Basically, the point I make is that while dogs can have body temperatures higher than that of lizards, the reverse can be equally true, especially in hot climates, and since the resolution indicates an essential equivalence, it must always be true, unlike what I just proved. The resolution is false.


Debate Round No. 2


TheSemanticist is making a philosophical error. He is equivocating between qualities OF the animal and the results from external factors acting UPON the animal. Heat is a quality of the dog, but it is NOT a quality of the lizard. The dog produces heat, so heat is a quality of the dog, but the lizard does not, so heat is not one of its qualities. You could add heat to a dog until it melts, but that doesn't make the heat you add a "dog" quality.

Even if we accept that forces acting upon an object are a quality of an object (putting aside all the bizarre logical issues that come from that), as my opponent said the temperature of a lizard can vary between 15 and 45 degrees Celsius, while a dog stays at 38. Firstly, this means the middle temperature for lizards would only be 30 degrees (half-way between 15 and 45), which is much cooler than dogs. Secondly, if we consider forces acting upon objects to be part of their qualities, we would have to control for these external factors by considering the internal temperatures of both animals held in a room-temperature environment. It wouldn't be fair to compare a dog living at room-temperature to a lizard living in a 40 degree environment any more than it would be fair to compare a lizard in a 40-degree environment to a dog being melted in an oven.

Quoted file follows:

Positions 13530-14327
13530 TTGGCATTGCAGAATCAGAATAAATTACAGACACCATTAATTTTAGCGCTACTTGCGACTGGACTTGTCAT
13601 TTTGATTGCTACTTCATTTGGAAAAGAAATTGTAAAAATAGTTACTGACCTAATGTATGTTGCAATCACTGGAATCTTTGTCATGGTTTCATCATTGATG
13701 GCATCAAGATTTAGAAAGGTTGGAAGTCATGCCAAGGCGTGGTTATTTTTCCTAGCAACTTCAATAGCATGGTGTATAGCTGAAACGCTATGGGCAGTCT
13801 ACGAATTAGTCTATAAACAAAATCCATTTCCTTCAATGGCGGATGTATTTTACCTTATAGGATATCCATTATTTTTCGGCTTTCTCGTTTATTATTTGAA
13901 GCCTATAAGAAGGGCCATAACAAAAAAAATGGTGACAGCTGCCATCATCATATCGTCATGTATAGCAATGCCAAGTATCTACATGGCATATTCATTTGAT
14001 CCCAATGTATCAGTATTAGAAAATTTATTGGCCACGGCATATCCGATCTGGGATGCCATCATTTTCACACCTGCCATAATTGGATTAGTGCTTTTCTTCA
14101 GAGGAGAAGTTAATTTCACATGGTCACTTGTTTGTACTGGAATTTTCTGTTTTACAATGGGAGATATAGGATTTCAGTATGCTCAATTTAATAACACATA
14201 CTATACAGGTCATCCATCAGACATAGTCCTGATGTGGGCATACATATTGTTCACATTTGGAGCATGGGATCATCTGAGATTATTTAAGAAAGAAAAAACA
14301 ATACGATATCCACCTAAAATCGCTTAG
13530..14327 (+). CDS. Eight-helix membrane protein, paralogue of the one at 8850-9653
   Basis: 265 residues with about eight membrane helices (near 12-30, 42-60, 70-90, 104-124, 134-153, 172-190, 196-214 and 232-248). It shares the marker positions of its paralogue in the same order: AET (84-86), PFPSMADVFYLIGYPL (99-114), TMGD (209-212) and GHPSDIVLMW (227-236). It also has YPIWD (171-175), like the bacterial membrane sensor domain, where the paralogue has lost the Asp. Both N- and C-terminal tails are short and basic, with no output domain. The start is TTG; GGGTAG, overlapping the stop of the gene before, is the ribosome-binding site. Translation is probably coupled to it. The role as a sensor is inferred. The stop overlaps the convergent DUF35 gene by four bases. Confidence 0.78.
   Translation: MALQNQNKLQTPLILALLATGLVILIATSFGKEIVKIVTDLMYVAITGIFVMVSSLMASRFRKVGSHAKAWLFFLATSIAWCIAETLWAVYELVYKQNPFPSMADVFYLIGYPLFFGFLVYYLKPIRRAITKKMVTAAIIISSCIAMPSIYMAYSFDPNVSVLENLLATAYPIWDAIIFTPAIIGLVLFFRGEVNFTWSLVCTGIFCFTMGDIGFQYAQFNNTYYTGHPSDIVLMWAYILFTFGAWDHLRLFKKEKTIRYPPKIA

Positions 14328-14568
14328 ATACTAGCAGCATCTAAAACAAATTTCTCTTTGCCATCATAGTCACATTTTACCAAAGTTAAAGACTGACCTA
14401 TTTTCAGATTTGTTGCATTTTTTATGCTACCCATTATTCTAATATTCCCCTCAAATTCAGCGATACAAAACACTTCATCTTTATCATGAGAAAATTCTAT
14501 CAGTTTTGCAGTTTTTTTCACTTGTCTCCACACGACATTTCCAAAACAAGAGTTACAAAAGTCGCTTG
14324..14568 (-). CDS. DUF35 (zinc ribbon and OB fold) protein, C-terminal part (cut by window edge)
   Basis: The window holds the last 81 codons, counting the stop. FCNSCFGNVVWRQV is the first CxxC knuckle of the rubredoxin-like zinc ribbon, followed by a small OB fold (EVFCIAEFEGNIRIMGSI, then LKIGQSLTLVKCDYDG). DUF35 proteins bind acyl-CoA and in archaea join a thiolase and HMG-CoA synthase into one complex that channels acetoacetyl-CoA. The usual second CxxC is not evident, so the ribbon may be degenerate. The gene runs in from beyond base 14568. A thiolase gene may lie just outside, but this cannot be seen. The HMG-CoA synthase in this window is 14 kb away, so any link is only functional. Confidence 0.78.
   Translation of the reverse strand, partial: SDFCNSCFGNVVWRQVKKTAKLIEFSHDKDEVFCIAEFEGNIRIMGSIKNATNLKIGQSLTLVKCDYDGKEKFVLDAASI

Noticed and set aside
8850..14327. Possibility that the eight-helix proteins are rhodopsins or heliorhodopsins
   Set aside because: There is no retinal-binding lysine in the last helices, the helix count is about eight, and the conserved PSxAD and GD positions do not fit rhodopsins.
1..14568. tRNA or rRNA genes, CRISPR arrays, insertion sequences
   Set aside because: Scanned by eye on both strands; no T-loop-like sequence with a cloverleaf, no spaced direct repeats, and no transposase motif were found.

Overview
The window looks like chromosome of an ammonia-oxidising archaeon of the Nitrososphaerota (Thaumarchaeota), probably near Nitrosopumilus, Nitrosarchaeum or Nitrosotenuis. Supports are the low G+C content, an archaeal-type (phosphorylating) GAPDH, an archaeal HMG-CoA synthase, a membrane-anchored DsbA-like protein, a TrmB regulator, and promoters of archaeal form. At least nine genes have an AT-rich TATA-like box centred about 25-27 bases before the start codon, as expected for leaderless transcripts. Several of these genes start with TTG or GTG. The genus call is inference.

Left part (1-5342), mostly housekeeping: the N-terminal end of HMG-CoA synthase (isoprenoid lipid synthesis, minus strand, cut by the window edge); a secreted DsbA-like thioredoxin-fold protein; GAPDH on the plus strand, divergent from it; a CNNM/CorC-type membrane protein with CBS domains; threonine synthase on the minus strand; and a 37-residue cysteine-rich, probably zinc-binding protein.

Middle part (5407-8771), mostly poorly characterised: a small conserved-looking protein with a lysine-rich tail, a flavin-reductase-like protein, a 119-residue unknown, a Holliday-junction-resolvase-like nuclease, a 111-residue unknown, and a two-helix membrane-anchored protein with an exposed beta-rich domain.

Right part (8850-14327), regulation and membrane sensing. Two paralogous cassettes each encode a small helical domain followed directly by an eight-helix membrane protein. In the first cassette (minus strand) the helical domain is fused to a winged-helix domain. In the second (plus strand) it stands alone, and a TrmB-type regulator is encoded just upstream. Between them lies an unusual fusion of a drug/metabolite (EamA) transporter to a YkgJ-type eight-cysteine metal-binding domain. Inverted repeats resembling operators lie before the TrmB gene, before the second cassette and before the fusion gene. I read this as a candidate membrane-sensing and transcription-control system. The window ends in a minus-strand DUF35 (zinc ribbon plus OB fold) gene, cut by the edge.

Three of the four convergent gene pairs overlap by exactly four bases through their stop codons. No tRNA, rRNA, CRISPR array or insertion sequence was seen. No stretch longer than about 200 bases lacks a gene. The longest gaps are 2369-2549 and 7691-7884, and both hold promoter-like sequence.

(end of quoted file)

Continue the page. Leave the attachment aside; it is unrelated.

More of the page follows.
Room-temperature is 20 degrees Celsius. Therefore we are left with two options.

1. The qualities of objects ARE defined by the forces acting upon them.

In this case, both the middle-temperature and the fair comparison temperature (room temperature) put the lizard's body heat much lower than the dogs. Lizards are cooler.

2. The qualities of objects ARE NOT defined by the forces acting upon them.

In this case, dogs produce 38 degrees of heat while lizards produce none. Lizards are cooler.

To conclude, no matter which perspective we take, the lizard is cooler.